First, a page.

ByteDance said it would retain 80% control of TikTok, while selling 20% of the company to Walmart and Oracle as “commercial partner” and “trusted technology partner,” respectively. However, Oracle released a seemingly conflicting statement, claiming that Americans will have majority ownership and “ByteDance will have no ownership in TikTok Global.”

So what’s going on here? We’re trying to figure it out.

The tech giants

Microsoft set to acquire Bethesda parent ZeniMax for $7.5B — ZeniMax owns some of the biggest publishers in gaming, including Bethesda Game Studios, id Software, ZeniMax Online Studios, Arkane, MachineGames, Tango Gameworks, Alpha Dog and Roundhouse Studios.

Trump administration’s WeChat ban is blocked by US district court — More news about the Trump administration’s efforts to ban some high-profile Chinese apps: A district court judge in San Francisco has temporarily stayed the nationwide ban on WeChat.

Nikola’s chairman steps down, stock crashes following allegations of fraud — This comes in the wake of a report from a noted short-seller accusing the electric truck company of fraud.

Startups, funding and venture capital

With $100M in funding, Playco is already a mobile gaming unicorn — Playco is a new mobile gaming startup created by Game Closure co-founder Michael Carter and Zynga co-founder Justin Waldron.

Indian mobile gaming platform Mobile Premier League raises $90 million — Mobile Premier League operates a pure-play gaming platform that hosts a range of tournaments.

A meeting room of one’s own: Three VCs discuss breaking out of big firms to start their own gigs — We talked to Construct Capital’s Dayna Grayson, Renegade Partners’ Renata Quintini and Plexo Capital’s Lo Toney.

Advice and analysis from Extra Crunch

Edtech investors are panning for gold — At Disrupt, investors told us how they separate the gold from the dust.

Despite slowdowns, pandemic accelerates shifts in hardware manufacturing — China continues to be the dominant global force, but the price of labor and political uncertainty has led many companies to begin looking elsewhere.

The Peloton effect — Alex Wilhelm examines the latest VC activity in connected fitness.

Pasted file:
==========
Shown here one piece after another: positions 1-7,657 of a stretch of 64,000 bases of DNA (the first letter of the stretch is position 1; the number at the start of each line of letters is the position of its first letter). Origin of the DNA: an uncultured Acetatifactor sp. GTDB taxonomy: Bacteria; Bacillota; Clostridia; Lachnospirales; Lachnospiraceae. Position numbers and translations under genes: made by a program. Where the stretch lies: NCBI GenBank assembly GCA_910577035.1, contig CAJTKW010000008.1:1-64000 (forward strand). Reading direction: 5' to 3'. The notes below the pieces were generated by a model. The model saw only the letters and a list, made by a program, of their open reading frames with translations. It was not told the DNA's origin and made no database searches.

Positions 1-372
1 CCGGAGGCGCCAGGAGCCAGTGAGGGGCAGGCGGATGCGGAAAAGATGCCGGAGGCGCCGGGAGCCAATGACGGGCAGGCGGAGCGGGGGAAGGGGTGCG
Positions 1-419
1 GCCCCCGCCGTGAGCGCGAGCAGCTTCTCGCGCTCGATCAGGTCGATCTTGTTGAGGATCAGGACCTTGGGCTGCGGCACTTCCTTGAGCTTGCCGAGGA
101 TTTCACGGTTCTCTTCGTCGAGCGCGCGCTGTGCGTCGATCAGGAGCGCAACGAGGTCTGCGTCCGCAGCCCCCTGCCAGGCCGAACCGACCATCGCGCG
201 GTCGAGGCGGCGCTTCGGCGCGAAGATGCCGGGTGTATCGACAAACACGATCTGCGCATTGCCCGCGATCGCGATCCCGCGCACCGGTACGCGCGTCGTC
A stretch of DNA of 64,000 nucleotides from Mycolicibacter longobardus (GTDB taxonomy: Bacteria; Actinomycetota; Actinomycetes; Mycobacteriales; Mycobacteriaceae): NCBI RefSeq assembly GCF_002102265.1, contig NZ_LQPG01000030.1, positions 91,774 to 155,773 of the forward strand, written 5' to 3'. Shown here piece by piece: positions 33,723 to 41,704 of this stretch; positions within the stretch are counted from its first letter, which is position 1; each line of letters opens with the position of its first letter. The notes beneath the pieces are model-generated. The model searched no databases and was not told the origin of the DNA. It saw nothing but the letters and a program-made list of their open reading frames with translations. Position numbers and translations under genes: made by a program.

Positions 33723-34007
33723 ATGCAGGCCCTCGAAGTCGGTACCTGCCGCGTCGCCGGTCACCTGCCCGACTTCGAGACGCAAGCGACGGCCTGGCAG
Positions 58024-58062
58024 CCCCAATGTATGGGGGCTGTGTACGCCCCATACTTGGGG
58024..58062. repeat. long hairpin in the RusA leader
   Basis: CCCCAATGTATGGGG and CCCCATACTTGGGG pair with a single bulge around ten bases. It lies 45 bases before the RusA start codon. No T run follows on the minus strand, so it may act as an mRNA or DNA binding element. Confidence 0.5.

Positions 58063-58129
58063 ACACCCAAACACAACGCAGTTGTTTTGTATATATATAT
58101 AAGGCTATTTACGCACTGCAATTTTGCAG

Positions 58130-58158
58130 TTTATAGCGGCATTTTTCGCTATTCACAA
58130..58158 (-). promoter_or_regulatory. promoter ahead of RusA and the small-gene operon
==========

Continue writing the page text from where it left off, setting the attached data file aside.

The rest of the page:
(Reminder: Extra Crunch is our subscription membership program, which aims to democratize information about startups. You can sign up here.)

Everything else

Ireland’s data watchdog slammed for letting adtech carry on ‘biggest breach of all time’ — The Irish Council for Civil Liberties is putting more pressure on the country’s data watchdog to take enforcement action.

Pandemic accelerated cord cutting, making 2020 the worst-ever year for pay TV — According to new research from eMarketer, the cable, satellite and telecom TV industry is on track to lose the most subscribers ever.

Original Content podcast: ‘Wireless’ shows off Quibi’s Turnstyle technology — I interviewed the director of the new Quibi series.

The Daily Crunch is TechCrunch’s roundup of our biggest and most important stories. If you’d like to get this delivered to your inbox every day at around 3pm Pacific, you can subscribe here.

Daily Crunch: This TikTok deal is pretty confusing

Companies send out conflicting messages about the TikTok deal, Microsoft acquires a gaming giant and the WeChat ban is temporarily blocked. This is your Daily Crunch for September 21, 2020.

The big story: This TikTok deal is pretty confusing

This keeps getting more confusing. Apparently TikTok’s parent company ByteDance has reached a deal with Walmart and Oracle that will allow the Chinese social media app to continue operating in the United States, and the deal has been approved by Donald Trump. But it’s hard to tell exactly what this agreement entails.